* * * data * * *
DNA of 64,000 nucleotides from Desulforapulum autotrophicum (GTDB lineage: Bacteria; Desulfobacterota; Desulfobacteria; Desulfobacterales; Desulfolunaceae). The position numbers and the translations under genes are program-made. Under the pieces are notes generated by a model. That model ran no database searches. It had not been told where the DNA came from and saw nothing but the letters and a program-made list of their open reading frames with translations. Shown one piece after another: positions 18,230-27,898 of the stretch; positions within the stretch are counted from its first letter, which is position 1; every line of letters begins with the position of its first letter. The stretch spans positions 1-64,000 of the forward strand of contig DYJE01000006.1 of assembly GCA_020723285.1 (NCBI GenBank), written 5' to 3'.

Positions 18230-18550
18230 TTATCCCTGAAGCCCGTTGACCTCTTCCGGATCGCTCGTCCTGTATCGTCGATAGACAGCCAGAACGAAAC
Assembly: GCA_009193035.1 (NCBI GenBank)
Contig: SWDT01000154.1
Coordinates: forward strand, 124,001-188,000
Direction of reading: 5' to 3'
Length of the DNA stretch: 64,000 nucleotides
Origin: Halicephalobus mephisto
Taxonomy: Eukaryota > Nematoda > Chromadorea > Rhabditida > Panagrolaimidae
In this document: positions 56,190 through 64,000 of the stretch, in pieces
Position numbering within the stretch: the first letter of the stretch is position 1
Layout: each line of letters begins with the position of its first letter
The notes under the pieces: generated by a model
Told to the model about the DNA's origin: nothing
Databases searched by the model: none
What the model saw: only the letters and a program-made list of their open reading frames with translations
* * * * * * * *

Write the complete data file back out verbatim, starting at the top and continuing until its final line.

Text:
DNA of 64,000 nucleotides from Desulforapulum autotrophicum (GTDB lineage: Bacteria; Desulfobacterota; Desulfobacteria; Desulfobacterales; Desulfolunaceae). The position numbers and the translations under genes are program-made. Under the pieces are notes generated by a model. That model ran no database searches. It had not been told where the DNA came from and saw nothing but the letters and a program-made list of their open reading frames with translations. Shown one piece after another: positions 18,230-27,898 of the stretch; positions within the stretch are counted from its first letter, which is position 1; every line of letters begins with the position of its first letter. The stretch spans positions 1-64,000 of the forward strand of contig DYJE01000006.1 of assembly GCA_020723285.1 (NCBI GenBank), written 5' to 3'.

Positions 18230-18550
18230 TTATCCCTGAAGCCCGTTGACCTCTTCCGGATCGCTCGTCCTGTATCGTCGATAGACAGCCAGAACGAAAC
Assembly: GCA_009193035.1 (NCBI GenBank)
Contig: SWDT01000154.1
Coordinates: forward strand, 124,001-188,000
Direction of reading: 5' to 3'
Length of the DNA stretch: 64,000 nucleotides
Origin: Halicephalobus mephisto
Taxonomy: Eukaryota > Nematoda > Chromadorea > Rhabditida > Panagrolaimidae
In this document: positions 56,190 through 64,000 of the stretch, in pieces
Position numbering within the stretch: the first letter of the stretch is position 1
Layout: each line of letters begins with the position of its first letter
The notes under the pieces: generated by a model
Told to the model about the DNA's origin: nothing
Databases searched by the model: none
What the model saw: only the letters and a program-made list of their open reading frames with translations